John of Beverley was the 8th-century English bishop who ordained Saint Bede, author of the landmark Ecclesiastical History of the English People. John’s cult prospered in the Middle Ages, and in the 12th century he was a subject for the writer often considered Bede’s intellectual successor, William of Malmesbury.
I’ll grant him the honor of being quoting directly, describing a miraculous performance that was regularly put on by monks in Beverley Minster, the monastery John founded and where he was buried. Writes William:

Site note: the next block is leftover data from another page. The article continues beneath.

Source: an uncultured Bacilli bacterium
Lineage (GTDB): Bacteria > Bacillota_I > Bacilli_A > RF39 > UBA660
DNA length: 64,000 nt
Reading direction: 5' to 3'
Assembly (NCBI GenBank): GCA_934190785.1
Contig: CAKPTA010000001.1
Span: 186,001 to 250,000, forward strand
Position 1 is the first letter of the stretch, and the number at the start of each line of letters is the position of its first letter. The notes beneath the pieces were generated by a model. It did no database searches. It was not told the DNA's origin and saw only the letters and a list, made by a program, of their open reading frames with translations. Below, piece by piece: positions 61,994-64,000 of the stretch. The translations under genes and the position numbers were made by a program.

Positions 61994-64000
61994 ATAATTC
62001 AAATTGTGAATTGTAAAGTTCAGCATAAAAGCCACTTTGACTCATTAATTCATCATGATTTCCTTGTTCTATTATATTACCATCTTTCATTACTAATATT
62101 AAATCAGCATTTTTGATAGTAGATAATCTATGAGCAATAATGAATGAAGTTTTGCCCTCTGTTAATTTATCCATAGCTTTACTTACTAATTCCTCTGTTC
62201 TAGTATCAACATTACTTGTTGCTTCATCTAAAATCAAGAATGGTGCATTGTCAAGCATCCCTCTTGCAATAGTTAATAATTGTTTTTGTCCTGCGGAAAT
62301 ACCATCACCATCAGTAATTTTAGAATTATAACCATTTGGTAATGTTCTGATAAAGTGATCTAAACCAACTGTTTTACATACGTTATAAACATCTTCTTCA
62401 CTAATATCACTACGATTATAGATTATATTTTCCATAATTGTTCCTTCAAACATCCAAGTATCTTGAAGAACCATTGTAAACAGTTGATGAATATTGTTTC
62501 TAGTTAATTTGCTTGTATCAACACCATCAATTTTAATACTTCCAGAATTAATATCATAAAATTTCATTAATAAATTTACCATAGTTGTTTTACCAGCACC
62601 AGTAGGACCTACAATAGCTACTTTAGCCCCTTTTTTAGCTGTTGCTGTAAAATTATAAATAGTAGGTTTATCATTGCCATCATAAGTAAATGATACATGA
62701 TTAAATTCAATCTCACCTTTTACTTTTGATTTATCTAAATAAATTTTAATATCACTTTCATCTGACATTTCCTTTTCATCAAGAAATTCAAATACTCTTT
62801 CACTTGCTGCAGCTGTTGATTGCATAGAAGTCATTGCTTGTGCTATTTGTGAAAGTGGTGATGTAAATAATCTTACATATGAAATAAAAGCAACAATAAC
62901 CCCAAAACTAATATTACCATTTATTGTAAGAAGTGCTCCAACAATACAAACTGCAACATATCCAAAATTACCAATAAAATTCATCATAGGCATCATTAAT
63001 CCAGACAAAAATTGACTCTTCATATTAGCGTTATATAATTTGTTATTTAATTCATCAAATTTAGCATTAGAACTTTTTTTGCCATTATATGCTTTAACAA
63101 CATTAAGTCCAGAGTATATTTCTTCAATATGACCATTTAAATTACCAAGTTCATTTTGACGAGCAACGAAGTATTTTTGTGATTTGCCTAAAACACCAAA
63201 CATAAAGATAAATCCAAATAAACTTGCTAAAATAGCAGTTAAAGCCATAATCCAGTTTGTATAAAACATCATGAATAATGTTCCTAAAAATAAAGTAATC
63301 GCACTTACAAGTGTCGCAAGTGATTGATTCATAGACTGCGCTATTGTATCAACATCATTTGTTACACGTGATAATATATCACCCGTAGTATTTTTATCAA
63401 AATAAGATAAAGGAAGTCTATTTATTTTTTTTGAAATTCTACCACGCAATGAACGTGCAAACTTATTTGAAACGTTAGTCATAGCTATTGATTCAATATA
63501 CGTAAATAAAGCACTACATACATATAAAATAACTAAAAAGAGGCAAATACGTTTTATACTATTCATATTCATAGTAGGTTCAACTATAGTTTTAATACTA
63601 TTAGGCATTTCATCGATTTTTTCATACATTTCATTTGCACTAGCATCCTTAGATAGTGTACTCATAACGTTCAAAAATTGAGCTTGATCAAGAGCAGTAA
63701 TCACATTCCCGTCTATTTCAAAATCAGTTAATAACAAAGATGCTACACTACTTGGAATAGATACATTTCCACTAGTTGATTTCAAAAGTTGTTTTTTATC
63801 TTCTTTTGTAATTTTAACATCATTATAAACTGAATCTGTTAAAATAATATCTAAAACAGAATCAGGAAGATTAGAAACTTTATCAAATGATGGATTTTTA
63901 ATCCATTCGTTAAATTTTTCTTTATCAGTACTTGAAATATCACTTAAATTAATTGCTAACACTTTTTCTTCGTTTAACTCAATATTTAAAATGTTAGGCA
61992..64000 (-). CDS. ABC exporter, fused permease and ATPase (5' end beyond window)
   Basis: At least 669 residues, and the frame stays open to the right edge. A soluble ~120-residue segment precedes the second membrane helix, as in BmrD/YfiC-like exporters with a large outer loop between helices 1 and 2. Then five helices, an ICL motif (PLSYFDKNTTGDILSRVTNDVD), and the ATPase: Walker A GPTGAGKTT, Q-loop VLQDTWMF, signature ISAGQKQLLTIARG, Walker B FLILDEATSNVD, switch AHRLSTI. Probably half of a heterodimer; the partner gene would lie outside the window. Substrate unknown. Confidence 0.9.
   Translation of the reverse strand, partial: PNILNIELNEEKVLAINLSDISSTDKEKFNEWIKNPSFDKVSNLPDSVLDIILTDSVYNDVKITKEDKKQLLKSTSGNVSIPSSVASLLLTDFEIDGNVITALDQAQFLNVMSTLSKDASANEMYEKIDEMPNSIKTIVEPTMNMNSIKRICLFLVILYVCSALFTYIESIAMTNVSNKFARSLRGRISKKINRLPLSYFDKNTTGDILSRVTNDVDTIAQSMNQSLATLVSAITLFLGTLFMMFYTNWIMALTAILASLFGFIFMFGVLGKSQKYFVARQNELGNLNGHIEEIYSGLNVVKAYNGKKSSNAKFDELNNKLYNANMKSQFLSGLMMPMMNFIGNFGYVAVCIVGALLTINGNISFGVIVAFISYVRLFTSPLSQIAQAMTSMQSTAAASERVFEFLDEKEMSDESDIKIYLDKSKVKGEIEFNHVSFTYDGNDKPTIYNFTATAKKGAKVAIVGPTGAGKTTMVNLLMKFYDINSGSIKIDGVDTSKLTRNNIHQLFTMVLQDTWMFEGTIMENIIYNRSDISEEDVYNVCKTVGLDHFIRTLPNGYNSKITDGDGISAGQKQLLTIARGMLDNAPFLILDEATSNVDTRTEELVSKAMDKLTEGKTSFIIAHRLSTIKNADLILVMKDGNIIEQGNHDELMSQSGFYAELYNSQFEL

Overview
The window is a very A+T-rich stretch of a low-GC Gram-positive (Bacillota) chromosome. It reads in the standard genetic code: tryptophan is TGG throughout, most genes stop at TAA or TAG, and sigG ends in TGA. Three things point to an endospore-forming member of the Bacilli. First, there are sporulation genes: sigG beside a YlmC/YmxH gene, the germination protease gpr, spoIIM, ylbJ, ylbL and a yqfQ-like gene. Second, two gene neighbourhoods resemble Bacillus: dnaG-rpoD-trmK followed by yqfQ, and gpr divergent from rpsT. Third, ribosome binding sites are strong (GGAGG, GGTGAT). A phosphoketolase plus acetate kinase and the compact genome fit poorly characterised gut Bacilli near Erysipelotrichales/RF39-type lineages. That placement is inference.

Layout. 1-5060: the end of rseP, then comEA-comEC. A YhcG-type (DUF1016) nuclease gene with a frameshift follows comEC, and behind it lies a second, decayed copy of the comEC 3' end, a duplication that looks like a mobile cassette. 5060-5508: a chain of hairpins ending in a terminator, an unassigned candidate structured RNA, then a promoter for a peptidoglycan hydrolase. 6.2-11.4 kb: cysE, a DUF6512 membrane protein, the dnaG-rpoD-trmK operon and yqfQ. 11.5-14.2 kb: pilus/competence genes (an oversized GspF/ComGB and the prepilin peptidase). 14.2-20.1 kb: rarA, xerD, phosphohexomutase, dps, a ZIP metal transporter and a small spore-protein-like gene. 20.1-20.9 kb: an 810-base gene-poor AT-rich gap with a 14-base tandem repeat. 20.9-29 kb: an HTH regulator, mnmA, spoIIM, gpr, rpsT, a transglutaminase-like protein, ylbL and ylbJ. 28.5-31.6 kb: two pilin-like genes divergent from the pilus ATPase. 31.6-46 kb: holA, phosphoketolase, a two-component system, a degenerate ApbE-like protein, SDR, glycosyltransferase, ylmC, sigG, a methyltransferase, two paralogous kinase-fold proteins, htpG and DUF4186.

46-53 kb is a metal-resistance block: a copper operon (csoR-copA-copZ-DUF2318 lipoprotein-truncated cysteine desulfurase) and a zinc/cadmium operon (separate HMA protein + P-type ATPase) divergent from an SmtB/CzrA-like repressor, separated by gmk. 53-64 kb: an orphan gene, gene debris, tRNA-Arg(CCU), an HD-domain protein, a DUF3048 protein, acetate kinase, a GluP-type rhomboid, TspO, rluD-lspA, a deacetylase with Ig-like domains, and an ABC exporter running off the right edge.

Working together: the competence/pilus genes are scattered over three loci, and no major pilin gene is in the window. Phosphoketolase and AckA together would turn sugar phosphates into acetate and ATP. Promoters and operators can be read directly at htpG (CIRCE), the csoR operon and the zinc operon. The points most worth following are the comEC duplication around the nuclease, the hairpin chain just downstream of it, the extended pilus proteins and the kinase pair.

“Savage bulls are brought up, tied fast, by strong men sweating profusely; but as soon as they enter the churchyard they lose all their ferocity and become, you might suppose, no more than innocent sheep. So they are untied and left to frolic in the yard, though previously they used to go for anything in their way with horns and hooves.”